Instruction Cycle

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Table of Contents
Basic Computing Systems Organization…………………………………………………………………3 Instruction Cycle…………………………………………………………………………………………..3

The Fetch-Decode-Execute Cycle……..………………………........…………………………………….4

Fetch Cycle………………………………………………………………………...………………………5

Decode Cycle………………………………………………………………………………………………6

Execute Cycle……………………………………………………………………………………..….……7

System Buses……………………………………………………………………………………….…..….8

Registers……………………………………………………………………………………………...……9

Clocks………………………………………………………….…………………………………………...9

Appendix………………………………………………………………………………….……………….10

References……………………………………………….………………………………………………...11

1

BASIC COMPUTING SYSTEMS ORGANIZATION

INSTRUCTION CYCLE
An instruction cycle (fetch-and-execute cycle, fetch-decode-execute cycle, or FDX) is the basic operation cycle of a computer. It is the process by which a computer retrieves a program instruction from its memory, determines what actions the instruction requires, and carries out those actions. This cycle is repeated continuously by the central processing unit(CPU), from boot up to when the computer is shut down.

FETCH INSTRUCTION

DECODE INSTRUCTION

EXECUTE INSTRUCTION

2

THE FETCH-DECODE-EXECUTE CYCLE

Von Neumann architecture (e.g. Pentium is using an von Neumann architecture for the external memory), which – – – Allows instructions and data to be mixed and stored in the same memory module More flexible and easier to implement Suitable for most of the general purpose processors

The fetch-decode-execute cycle represents the steps that a computer follows to run a program. The CPU fetches an instruction (transfers it from main memory to the instruction register), decodes it (determines the op-code and fetches any data necessary to carry out the instruction), and executes it (performs the operation(s) indicated by the instruction). A large part of this cycle is spent copying data from one location to another. When a program is initially loaded, the address of the first instruction must be placed in the PC. The steps in this cycle, which take place in specific clock cycles, are listed below. Fetch Phase: ♦ Copy the contents of the PC to the MAR: MAR ¬ PC. ♦ Go to main memory and fetch the instruction found at the address in the MAR, placing this instruction in the IR; increment PC by 1 (PC now points to the next instruction in the program): IR ¬ M[MAR] and then PC ¬ PC+1. (Note: Because MARIE is word-addressable, the PC is incremented by one, which results in the next word's address occupying the PC. If MARIE were byte-addressable, the PC would need to be incremented by 2 to point to the address of the next instruction, because each instruction would require two bytes. On a byte-addressable machine with 32-bit words, the PC would need to be incremented by 4.) Decode Phase: ♦ Copy the rightmost 12 bits of the IR into the MAR; decode the leftmost four bits to determine the opcode, MAR ¬ IR[11–0], and decode IR[15–12]. Execute Phase: ♦ If necessary, use the address in the MAR to go to memory to get data, placing the data in the MBR (and possibly the AC), and then execute the instruction MBR ¬ M[MAR] and execute the actual instruction.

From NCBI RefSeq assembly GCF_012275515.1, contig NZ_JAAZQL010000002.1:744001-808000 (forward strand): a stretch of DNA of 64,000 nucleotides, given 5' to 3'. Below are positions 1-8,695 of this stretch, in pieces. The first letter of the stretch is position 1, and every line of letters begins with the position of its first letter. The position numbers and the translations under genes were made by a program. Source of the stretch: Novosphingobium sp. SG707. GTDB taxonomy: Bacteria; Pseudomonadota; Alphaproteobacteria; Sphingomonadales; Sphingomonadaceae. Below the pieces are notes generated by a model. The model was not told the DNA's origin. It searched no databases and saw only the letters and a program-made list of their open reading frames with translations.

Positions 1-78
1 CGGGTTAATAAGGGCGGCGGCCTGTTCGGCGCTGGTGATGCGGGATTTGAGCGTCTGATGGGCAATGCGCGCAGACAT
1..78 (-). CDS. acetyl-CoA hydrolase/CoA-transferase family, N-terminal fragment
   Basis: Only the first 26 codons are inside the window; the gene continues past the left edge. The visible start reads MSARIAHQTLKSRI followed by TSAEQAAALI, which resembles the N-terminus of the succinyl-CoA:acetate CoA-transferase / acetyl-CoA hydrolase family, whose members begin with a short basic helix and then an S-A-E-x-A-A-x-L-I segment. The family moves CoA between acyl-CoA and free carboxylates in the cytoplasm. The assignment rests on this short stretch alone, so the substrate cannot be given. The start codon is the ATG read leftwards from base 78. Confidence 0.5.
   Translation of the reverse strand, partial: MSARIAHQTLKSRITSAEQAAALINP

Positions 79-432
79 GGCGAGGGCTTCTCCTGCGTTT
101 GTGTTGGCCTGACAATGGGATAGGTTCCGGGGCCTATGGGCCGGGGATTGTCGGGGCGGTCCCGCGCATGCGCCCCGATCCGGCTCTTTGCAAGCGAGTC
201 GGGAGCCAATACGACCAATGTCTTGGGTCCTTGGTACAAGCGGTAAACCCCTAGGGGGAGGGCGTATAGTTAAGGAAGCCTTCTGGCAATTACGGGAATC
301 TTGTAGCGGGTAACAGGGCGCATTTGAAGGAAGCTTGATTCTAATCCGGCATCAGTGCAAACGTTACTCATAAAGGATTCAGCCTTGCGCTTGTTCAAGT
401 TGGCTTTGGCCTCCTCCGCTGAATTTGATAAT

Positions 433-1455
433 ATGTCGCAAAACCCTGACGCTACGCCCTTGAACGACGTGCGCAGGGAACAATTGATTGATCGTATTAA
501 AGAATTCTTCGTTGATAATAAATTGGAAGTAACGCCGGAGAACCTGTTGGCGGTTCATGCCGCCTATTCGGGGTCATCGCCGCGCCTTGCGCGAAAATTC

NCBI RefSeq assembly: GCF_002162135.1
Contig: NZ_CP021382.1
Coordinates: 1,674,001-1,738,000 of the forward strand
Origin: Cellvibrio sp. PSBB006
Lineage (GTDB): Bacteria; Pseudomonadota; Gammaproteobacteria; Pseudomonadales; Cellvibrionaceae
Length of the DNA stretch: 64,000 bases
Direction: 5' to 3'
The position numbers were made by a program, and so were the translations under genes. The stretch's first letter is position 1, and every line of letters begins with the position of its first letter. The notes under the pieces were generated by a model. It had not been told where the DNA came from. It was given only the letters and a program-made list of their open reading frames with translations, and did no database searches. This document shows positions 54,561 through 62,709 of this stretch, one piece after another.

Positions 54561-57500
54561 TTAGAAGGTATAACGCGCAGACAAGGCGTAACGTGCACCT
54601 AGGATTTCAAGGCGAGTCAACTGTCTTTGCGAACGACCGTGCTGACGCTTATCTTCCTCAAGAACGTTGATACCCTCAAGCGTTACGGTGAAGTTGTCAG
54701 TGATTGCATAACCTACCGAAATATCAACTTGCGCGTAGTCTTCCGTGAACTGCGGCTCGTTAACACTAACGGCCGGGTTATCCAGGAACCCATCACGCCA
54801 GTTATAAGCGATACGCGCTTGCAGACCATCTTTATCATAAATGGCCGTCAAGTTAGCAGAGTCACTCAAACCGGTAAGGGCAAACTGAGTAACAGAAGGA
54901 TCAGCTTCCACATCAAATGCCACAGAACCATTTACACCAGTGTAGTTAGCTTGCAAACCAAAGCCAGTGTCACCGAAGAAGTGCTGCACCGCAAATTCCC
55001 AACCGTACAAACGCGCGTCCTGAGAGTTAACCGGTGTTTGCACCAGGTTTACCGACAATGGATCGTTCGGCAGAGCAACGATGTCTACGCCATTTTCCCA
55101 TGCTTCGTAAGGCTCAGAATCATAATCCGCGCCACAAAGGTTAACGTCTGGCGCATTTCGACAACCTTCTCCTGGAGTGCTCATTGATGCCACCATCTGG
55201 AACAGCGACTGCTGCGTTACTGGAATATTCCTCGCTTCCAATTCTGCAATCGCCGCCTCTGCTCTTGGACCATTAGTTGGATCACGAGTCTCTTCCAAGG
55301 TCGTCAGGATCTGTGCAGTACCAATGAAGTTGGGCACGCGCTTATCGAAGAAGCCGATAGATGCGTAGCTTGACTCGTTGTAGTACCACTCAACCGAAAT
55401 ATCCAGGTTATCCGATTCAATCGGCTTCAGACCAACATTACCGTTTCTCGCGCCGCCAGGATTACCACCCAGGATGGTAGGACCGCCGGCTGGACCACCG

3 Instruction Cycle

FETCH CYCLE

0100

Address Bus

MOV AX,0

0100 0102

Data Bus

Instruction Pointer General Purpose Register AX

Decode Unit

Execute Unit Instruction Register

• • •

In the first phase, the processor generates the necessary timing signals to fetch the next instruction from the memory system. The instruction is transferred from memory to an internal location inside the processor (the instruction register) In the above image, the processor is ready to begin the Fetch cycle. The current contents of the instruction counter (program counter) is address 0100. This value is placed on the address bus, and a READ signal is activated on the control bus. The memory receives this and finds the contents of the memory location 0100, which happens to...
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